In the oppressive 50’s, most gay men tried to blend in and be invisible, unless at a club at night. But what a difference a decade makes. The 60’s seemed to make everyone bold and flamboyant. The gays embraced the mod, hippie, disco and punk movements. And then of course, there was Liberace. The exhibition includes one of the performer’s pink sequined capes trimmed with marabou feathers – you know, just a little something to dazzle the crowds with. And nobody knew he was gay??
There is a section of the exhibition devoted to the work of designers who died of AIDS, like Halston and PerryEllis, plus a sampling of AIDS-activism T-shirts bedecked with clever slogans and graphics.
For the really daring, the curators have included a Jean-Paul-Gaultier skirt-pant look from his 1984 menswear collection. The lender said he always felt very masculine wearing it. It would not be complete without the cone-bra corset dress like the one famously worn by Madonna.
The show ends on an elegant note, with his-and-his and hers-and-hers wedding ensembles.
The book “A queer history of fashion” accompanies the show.Worth seeing!
“For every minute you are angry you lose sixty seconds of happiness.” – Ralph Waldo Emerson.
“Love is that condition in which the happiness of another person is essential to your own.” – Robert H. Heinlein, Stranger in a Strange Land.
“People are just as happy as they make up their minds to be.” – Abraham Lincoln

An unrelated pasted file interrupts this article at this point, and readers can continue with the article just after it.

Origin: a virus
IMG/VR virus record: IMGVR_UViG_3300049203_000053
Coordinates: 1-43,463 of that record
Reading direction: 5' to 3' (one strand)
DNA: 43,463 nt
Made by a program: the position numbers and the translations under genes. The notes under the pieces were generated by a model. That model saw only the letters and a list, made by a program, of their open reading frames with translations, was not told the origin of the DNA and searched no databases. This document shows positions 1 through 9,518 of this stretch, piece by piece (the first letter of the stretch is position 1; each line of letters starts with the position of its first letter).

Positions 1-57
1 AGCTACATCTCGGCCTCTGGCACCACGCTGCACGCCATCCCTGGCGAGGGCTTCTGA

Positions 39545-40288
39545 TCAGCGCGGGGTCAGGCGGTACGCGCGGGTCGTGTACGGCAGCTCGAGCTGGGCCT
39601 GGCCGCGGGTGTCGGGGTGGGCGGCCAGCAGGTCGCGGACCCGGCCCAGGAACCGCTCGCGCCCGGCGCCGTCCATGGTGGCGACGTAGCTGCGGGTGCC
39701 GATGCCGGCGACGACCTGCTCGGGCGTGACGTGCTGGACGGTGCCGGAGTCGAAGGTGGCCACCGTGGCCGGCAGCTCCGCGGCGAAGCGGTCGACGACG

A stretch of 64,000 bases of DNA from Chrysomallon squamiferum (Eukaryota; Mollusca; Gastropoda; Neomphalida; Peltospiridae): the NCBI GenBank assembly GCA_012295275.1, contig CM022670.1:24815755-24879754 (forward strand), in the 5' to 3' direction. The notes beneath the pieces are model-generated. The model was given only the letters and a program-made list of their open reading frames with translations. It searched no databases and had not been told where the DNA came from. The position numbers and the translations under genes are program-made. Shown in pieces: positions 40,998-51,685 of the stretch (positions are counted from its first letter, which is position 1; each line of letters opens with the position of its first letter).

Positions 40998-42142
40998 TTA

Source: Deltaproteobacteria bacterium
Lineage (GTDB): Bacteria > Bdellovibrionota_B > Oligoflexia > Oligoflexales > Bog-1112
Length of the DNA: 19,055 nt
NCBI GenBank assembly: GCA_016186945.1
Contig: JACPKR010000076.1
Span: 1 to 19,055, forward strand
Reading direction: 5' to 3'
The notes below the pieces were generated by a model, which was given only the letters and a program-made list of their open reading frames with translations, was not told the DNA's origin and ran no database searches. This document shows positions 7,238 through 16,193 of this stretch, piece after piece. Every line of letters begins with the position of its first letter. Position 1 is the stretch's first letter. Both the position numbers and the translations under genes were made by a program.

“Happiness is when what you think, what you say, and what you do are in harmony.” – Mahatma Gandhi
“Happiness is not something ready made. It comes from your own actions.” – Dalai Lama XIV
“Happiness is having a large, loving, caring, close-knit family in another city.” – George Burns
“Happiness is a warm puppy.”- Charles M. Schulz
“Happiness is the consequence of personal effort. You fight for it, strive for it, insist upon it, and sometimes even travel around the world looking for it. You have to participate relentlessly in the manifestations of your own blessings. And once you have achieved a state of happiness, you must never become lax about maintaining it. You must make a mighty effort to keep swimming upward into that happiness forever, to stay afloat on top of it.” Elizabeth Gilbert, Eat, Pray, Love
This article on THEHABITS OF SUPREMELY HAPPY PEOPLE was taken from the Huffington Post.Among the list are the obvious:
surround yourself with other happy people, appreciate simple pleasures, look on the bright side, etc.
Here are some other important tips:
They value a good mixtape
Music is powerful. So powerful, in fact, that it could match up to the anxiety-reducing effects of massage therapy. Over a three month period, researchers from the Group Health Institute found that patients who simply listened to music had the same decreased anxiety symptoms as those who got 10 hour-long massages. Choosing the right tunes could be an important factor, however, as a happy or sad song can also affect the way we perceive the world. In one experiment where researchers asked subjects to identify happy or sad faces while listening to music, the participants were more likely to see the faces that matched the “mood” of the music.
Whether by meditating, taking a few deep breaths away from the screen or deliberately disconnecting from electronics, unplugging from our hyper-connected world has proven advantages when it comes to happiness. Talking on your cell could increase your blood pressure and raise your stress levels, while uninterrupted screen time has been linked to depression and fatigue. Technology isn’t going away, but partaking in some kind of a digital detox gives your brain the opportunity to recharge and recover, which — bonus — could increase your resilience.
They Embrace Spirituality
A 2009 study found that children who felt their lives had a purpose (which was promoted by a spiritual connection) were happier.